It wasn’t all fun and games, though.  Sleeping was HARD for her.  She, like any human, likes to change positions while she sleeps.  But with the immobilizing pillow, that is a no-can-do.  There was nothing we could do for her at 12, 3 and 5AM when she woke up screaming bloody murder.  We couldn’t give her what she wanted–to roll over.  She didn’t want a hug.  She didn’t want a drink.  She just wanted to snuggle up with her pillow and sleep.  Trying to help her made it worse so we ended up doing a lot of “crying-it-out.”  That part was/is super sad.  Baths were not allowed after I blogged about them in my last post but thanks for the ideas!  This might be what I am most looking forward to after the cast comes off–giving her a bath. The sponge baths aren’t cutting it any more…girlfriend is stinky!

The “bike” is also a pain.  Kelsey can’t ride the bus because her wheelchair is not safe for travel.  Which is painfully ironic because she rides a special needs bus that has a wheelchair lift.  The trips to and from school became my full time job.  The chair is heavy and awkward and it definitely makes me appreciate and miss her walker.  I wore my perspectacles in a new way these last couple weeks.  The wheelchair got us a lot of pity glances but I noticed them much more when her cast was covered with a blanket on cold days, than if it was exposed.  I assume that’s because people feel better knowing the cast is temporary? Regardless, at this point in my child-rearing life, I don’t give an eff about the looks of pity. Ain’t nobody got time to worry about that when my To-Do List of worries is a mile long.

Hopefully the surgery and casting has done what it was supposed to do.  The cast or pillow took a good bit of effort itself while we’ve been at home.  Because it was “just” straps, I had to adjust it on a regular basis because it kept slipping down her legs.  Fun times.

Her legs are super dry from being wrapped up and her feet are even dryer!  It’s crazy considering they aren’t even casted.  It’s like she is peeling from a sunburn! So weird.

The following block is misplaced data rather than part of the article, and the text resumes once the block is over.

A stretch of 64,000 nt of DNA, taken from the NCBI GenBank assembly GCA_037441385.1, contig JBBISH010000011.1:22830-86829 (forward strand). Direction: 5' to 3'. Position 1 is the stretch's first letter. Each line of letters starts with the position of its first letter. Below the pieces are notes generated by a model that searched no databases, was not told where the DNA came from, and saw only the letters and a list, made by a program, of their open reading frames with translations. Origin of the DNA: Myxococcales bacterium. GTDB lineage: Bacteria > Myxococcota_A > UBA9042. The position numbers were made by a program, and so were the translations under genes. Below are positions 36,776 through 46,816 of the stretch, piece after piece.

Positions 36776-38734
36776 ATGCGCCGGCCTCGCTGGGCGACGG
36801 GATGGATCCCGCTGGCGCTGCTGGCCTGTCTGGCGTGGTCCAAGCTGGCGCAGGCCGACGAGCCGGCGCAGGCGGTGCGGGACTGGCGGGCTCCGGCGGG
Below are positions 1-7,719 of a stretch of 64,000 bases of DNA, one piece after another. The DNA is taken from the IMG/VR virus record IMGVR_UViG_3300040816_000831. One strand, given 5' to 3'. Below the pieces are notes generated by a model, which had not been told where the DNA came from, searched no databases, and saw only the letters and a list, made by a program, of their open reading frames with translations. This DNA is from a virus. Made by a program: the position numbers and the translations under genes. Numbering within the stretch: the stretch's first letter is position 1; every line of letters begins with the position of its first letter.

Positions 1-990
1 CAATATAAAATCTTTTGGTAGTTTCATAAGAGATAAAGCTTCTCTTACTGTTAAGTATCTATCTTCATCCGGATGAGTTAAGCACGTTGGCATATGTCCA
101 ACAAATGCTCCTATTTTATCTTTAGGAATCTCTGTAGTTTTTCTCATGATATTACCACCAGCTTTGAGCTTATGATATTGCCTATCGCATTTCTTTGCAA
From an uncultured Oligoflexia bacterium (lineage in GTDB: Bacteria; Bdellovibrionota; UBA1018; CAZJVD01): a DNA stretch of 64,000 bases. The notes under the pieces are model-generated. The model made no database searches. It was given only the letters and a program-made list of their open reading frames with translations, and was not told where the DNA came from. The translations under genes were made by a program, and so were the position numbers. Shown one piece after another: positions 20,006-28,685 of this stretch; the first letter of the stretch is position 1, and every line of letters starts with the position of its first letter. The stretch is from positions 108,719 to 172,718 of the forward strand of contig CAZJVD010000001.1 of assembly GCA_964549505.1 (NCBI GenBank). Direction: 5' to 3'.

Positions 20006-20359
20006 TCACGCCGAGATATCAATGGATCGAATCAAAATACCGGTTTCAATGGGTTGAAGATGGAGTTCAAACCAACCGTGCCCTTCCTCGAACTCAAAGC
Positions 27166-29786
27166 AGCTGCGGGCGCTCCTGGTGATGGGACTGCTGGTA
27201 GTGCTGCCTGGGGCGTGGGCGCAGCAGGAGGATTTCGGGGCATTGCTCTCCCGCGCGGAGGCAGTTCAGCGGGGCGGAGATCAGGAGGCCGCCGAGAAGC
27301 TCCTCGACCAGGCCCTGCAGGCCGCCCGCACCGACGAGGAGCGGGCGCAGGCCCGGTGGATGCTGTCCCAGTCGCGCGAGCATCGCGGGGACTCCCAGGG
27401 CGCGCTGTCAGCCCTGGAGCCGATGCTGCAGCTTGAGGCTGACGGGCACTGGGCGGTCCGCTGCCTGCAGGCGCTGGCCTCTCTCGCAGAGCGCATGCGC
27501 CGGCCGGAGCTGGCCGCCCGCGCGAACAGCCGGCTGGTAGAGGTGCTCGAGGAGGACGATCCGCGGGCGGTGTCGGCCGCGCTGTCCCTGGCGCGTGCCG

Ben was a trooper during the first two parts of this ordeal too.  He’s so used to “our normal” that this really didn’t phase him.  Kelsey had a walker and now she has a wheelchair.  No biggy.  He’s sweet with her one minute and annoyed with her the next…just like any big bro/little sis relationship.

As for Dave and me, we’ve hung in there.  Poor Dave was sick for most of February with a cold, the flu and strep throat so he and Kelsey convalesced together. We took the opportunity of the sick-wheelchair-winter weather trifecta to get the new house organized and decorated the way we want it to be.  About seven times a day I give thanks to our house. It’s just a dream.

And next up is part three of the hip journey.  On Thursday, we will take Kelsey to Hopkins to meet with her surgeon for an X-Ray and exam before walking across the street to check in at the Kennedy Krieger Institute.  Hopefully her hips are healed and ready for some serious exercising action.

Today a friend at church asked how she could help us during this next phase and I just don’t know.  I am very familiar with hospital stays but I don’t know rehab. Plus the shared room (for a month!) should prove very interesting.  I don’t know what to expect or how to prepare.  We will just have to wait and see, I guess.  If you need something to pray for, pray for us to get a single room!!  😉 Ha! Nah, probably better to pray for a quicker stay than we expect, that Kelsey will be walking better than ever, and that we have determined and happy spirits for all of us while our life is upside down for a bit.  I’ll try and update how things are going as much as possible in the coming weeks.

Continued thanks for those prayers, meals, toys, messages, and bottles of wine. Our survival has definitely been possible because of all the support you’ve all given us.  Thank you, thank you, thank you!